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Green Mountain College Becomes Cow Power Campus

Poultney, Vermont (October 26, 2006)- In a state where it’s often theorized there are more cows than people, Green Mountain College believes it may now be the nation’s first cow-powered campus. The sustainably-focused liberal arts college of 750 students has just announced its enrollment in Central Vermont Public Service’s Cow PowerTM program, through which the utility delivers energy created from burning methane from cow manure on Vermont dairy farms.

This initiative helps the college do its part to address global warming by reducing its carbon emissions by 3500 metric tons, or the equivalent of removing 758 passenger cars from use for a year.

The College has committed to designate 50% of its main campus as Cow Power and 100% on all its other accounts, which include the president’s house, the college farm, the college inn and alumni house, and an off-campus residence hall in Killington, VT. Total Cow Power enrollment will be approximately 1.2 million kilowatt-hours annually.

“This is a great step for us toward a sustainably-powered campus,” said Provost Bill Throop during a tour of the Blue Spruce farm in Bridport, VT Thursday. “We are very happy to be supporting not just renewable energy, but also the regional economy and the family farms that are so important to the Vermont way of life. It is a good fit with our mission, and departments across campus are supporting the project from their own budgets because they feel it’s a priority.”

College officials were drawn to the idea that, unlike standard renewable energy certificates (also known as “green tags”), which simply ensure that renewable power is produced somewhere, Cow Power has the added benefit of being a regional program where students and employees can actually see the farms where the power is being generated and learn about the process. “We want our students learning how to support sustainable communities right here in Vermont and this helps us lead by example,” Throop says.

Other air and water quality issues are also significant. Farm methane that would otherwise be released into the atmosphere is 20 times more potent than CO2 as a greenhouse gas. Additionally, the methane digestion process removes harmful pathogens from the manure making it much safer in the event of an accidental spill into a body of water.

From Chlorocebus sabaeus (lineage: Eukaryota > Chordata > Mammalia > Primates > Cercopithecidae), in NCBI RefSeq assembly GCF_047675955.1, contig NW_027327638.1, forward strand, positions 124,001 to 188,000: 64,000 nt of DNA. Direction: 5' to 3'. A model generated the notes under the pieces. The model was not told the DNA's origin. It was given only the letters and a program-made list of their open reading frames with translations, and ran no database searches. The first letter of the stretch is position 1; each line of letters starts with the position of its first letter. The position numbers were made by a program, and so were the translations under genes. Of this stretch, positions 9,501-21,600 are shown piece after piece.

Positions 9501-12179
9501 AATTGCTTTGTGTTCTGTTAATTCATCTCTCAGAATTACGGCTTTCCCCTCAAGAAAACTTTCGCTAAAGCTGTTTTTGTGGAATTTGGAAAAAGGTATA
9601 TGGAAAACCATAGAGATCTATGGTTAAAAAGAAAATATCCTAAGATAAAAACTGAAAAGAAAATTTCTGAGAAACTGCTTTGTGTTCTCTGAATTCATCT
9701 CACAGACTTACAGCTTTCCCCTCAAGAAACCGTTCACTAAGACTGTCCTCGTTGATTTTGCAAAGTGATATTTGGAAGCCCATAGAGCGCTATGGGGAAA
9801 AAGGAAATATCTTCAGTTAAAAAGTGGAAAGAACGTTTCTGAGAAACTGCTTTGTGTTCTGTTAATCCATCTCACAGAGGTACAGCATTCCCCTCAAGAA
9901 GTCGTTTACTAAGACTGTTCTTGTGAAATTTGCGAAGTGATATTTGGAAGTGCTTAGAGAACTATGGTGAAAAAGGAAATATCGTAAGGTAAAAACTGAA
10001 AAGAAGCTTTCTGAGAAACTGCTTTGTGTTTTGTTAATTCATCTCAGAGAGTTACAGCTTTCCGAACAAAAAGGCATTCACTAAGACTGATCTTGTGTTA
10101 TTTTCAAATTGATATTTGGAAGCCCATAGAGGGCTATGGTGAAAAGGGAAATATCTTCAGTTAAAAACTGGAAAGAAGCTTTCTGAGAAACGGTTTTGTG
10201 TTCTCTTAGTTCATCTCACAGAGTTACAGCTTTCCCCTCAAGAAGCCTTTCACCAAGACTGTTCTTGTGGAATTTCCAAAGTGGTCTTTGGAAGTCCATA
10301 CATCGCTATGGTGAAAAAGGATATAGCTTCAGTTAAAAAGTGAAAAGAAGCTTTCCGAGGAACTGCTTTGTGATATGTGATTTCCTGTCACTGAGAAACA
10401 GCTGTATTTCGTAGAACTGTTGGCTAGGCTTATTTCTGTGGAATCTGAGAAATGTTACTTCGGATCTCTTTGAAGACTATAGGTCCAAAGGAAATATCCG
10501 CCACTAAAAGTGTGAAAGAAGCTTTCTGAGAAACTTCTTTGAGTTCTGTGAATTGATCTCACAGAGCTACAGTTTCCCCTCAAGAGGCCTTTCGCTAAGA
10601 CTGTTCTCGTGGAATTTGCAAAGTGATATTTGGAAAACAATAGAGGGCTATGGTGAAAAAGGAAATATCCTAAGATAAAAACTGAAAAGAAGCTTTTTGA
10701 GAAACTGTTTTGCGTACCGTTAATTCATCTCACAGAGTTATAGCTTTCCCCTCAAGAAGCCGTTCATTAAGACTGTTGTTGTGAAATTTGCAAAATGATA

Cow Power is the College’s latest effort in a string of projects aimed at making the 172-year-old campus more environmentally-friendly. In 1999, the College completed a campus-wide overhaul of its lighting and plumbing fixtures, earning the designation of EPA Energy Star Showcase Campus.

CVPS Cow Power™ directly links consumers and farmers. CVPS customers can choose to receive all, half or a quarter of their electrical energy through Cow Power, and pay a premium of 4 cents per kilowatt hour, which goes to participating farm-producers, to purchase renewable energy credits when enough farm energy isn’t available, or to the CVPS Renewable Development Fund. The fund provides grants to farm owners to develop on-farm generation. Farm-producers are paid 95 percent of the market price for the energy sold to CVPS in addition to the 4-cent premium.


About Green Mountain College
Founded in 1834, Green Mountain College is a private liberal arts institution that takes the environment as a unifying theme across the curriculum. The college offers 25 majors to its 750 students as well as an online M.B.A. in Sustainable Business and an M.S. in Environmental Studies. Green Mountain students hail from most of the United States and from 20 foreign countries. For more information about the college, visit www.greenmtn.edu or call 800-776-6675.



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